Setting fees — it's a state of mind and economics - DVM
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Setting fees — it's a state of mind and economics


Bonding with clients

There were two major statistically valid findings that relate to a veterinarian's productivity:

FIRST: The veterinarian's ability to bond with his or her client advances communication and has the most influence on the level of care.

It's not enough to recommend services.

It's the degree to which a veterinarian explains the reasons for the recommendations that drives the client's perceptions of the value and the quality of the care.

The client must be convinced that the veterinarian sells them only that which the pet needs.

(This is a cogent argument against selling pet-shop items.)

The main reason cited for non-compliance with a veterinarian's recommendations was that the clients felt (a subjective emotion) that the recommended treatment was not necessary.

This is a matter of trust. No other factor will have a greater influence on your client.

SECOND: Most owners with a strong pet bond seek out the highest quality care, are less sensitive to price and more willing to follow a DVM's recommendations. These owners were largely indifferfent to the price as long as there was a perceived need.

The study found:

38 percent wanted the highest quality of care for their pets without a concern for the cost.

43 percent took price into account in their decision-making process but were likely to spend whatever it took to get needed care for their pets.

Only 19 percent were price-sensitive and not always able to afford needed services.

Add it up: Four out of five, or 81 percent, were less concerned about price than their veterinarians. Only one out of five might not be able to afford the best in pet care.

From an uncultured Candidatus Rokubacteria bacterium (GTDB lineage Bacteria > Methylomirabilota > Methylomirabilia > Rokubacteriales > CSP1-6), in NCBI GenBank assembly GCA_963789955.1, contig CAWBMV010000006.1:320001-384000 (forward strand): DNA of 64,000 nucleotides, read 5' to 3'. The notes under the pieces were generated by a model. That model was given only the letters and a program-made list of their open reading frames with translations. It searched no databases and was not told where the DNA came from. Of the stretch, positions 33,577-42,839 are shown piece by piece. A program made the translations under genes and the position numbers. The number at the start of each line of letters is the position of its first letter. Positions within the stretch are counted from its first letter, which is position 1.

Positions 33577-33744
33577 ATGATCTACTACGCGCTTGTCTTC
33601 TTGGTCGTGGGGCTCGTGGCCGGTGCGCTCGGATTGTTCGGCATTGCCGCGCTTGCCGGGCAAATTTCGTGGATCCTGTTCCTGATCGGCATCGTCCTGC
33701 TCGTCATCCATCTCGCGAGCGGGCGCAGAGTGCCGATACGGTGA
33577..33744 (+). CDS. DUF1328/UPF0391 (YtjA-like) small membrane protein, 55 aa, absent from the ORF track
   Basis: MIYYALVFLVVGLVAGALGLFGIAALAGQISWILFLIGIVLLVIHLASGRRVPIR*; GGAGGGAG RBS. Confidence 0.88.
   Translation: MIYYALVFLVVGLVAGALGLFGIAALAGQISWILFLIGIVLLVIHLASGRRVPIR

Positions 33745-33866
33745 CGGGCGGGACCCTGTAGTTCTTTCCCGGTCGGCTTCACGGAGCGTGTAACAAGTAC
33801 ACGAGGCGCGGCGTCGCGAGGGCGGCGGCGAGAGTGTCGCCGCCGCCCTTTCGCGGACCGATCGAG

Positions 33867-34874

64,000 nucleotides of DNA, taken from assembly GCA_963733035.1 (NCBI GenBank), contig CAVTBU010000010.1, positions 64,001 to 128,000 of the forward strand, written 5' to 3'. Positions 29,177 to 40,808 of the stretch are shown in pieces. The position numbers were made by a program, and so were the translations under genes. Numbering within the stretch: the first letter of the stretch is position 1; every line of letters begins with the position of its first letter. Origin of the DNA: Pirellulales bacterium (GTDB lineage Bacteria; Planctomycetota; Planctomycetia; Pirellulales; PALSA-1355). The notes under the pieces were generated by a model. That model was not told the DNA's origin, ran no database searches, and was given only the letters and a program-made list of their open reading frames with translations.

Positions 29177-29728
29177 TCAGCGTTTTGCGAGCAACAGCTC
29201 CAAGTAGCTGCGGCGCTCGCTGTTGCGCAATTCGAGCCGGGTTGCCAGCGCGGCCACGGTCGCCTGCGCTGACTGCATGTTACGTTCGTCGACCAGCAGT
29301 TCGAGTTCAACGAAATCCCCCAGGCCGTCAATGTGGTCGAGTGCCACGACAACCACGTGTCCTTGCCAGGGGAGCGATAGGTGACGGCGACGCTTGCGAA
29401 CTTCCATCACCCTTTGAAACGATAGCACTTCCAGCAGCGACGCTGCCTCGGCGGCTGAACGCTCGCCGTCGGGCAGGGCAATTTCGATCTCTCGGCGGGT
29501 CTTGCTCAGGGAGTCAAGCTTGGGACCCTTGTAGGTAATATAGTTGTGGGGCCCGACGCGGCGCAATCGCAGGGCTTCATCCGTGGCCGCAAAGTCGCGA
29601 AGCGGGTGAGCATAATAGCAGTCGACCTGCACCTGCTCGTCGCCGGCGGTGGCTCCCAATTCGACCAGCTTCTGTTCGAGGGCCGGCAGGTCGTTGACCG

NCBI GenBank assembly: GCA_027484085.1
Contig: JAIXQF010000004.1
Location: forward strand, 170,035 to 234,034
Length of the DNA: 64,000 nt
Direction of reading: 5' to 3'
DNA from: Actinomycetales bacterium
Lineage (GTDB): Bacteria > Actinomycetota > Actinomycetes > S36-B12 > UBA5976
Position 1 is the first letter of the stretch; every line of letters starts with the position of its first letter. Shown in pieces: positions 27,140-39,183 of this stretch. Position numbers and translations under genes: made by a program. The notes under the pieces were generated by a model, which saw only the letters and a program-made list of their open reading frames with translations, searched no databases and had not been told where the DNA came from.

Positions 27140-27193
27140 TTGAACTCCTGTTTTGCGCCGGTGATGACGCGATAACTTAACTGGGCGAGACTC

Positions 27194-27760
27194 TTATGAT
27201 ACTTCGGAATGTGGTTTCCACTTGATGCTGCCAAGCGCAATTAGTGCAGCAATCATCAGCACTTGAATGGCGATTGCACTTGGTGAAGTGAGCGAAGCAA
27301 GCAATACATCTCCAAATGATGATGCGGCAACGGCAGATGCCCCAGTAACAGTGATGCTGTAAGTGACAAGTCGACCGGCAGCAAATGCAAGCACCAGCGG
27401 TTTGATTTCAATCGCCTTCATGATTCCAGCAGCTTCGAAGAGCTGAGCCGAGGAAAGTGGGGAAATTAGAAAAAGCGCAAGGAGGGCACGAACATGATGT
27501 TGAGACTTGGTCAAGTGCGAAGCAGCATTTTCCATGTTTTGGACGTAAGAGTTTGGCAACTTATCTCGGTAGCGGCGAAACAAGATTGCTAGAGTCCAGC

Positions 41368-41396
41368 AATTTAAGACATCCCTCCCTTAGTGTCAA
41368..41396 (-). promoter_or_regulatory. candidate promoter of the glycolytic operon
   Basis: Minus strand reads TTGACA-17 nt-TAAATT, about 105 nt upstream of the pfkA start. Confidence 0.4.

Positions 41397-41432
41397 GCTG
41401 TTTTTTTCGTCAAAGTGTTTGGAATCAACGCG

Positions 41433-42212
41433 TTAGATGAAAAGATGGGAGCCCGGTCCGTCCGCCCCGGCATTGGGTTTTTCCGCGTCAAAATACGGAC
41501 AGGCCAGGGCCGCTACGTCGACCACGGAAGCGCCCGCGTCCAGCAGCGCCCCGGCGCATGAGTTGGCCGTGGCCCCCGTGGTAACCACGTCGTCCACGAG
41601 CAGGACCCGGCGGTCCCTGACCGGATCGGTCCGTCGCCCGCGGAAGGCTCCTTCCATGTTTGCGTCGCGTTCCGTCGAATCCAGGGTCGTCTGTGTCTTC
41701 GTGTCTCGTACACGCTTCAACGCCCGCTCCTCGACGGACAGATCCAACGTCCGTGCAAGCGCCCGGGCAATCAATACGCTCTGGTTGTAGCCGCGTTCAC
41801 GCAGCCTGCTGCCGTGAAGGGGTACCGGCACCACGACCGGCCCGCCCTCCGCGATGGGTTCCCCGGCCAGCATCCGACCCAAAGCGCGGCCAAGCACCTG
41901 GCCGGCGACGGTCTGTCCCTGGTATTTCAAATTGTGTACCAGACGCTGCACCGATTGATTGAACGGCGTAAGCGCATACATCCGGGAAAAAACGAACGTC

Out of the 19 percent price-sensitive group, "68 percent ... were still willing to spend whatever they were convinced was necessary to keep their pets healthy."

Demand vs. fees

The JAVMA study went on to create demand vs. fee curves to show the percentage of pet owners who would buy various products or services and at what price.

All the fee-sensitivity demand curves were similar in that they were steepest at the lowest (unprofitable) prices, but leveled out in mid-price range to indicate price indifference, suggesting that most pet owners would "buy each configuration regardless of price."

For every price point, the percentage of owners was highest when the services (vaccinations, heartworm medications, flea and tick products, and spaying and neutering) were provided by full-service practices rather than Internet sites, vaccination vans and spay-neuter clinics.

Again, trust trumps price.

Lowering your price does not bring about higher levels of confidence, the study showed. It found:

"The pet-care industry has educated most pet owners that dogs and cats should get an examination once a year, if not twice.

"In contrast, many pet owners were not aware that their pets should receive regular dental care.

"Because lowering prices would have little impact on encouraging more frequent or additional preventive dental visits, the industry and veterinarians should continue to concentrate efforts on educating clients about the benefit of annual dental cleaning and twice-yearly physical examinations."

Blood and urine tests

"For preventive dental care and spaying or neutering, pet owners were more likely to choose options that included hematologic and chemical analyses before surgery, even at higher price points.

"These findings suggest an opportunity to include blood workup consistently before surgery, not just offer it as an option.

"Pain management before, during and after spaying or neutering was always desired.

"Owners consistently chose spay or neuter configurations that included administration of pain medication over those that did not feature pain control. It is critical to communicate clearly to pet owners to assure them their pets will not feel pain while in the hospital."

Are you listening? Is the message getting through? Despite the slowdown/recession, most clients want their pets protected regardless of cost.

Don't you want to convene a staff meeting right this moment to assure your staff that good medicine is still the object of your practice? Do it!

Dr. Snyder, a well-known consultant, publishes Veterinary Productivity, a newsletter for practice productivity. He can be reached at 112 Harmon Cove Towers Secaucus, NJ 07094; (800) 292-7995;
fax: (866) 908-6986.


Source: DVM360 MAGAZINE,
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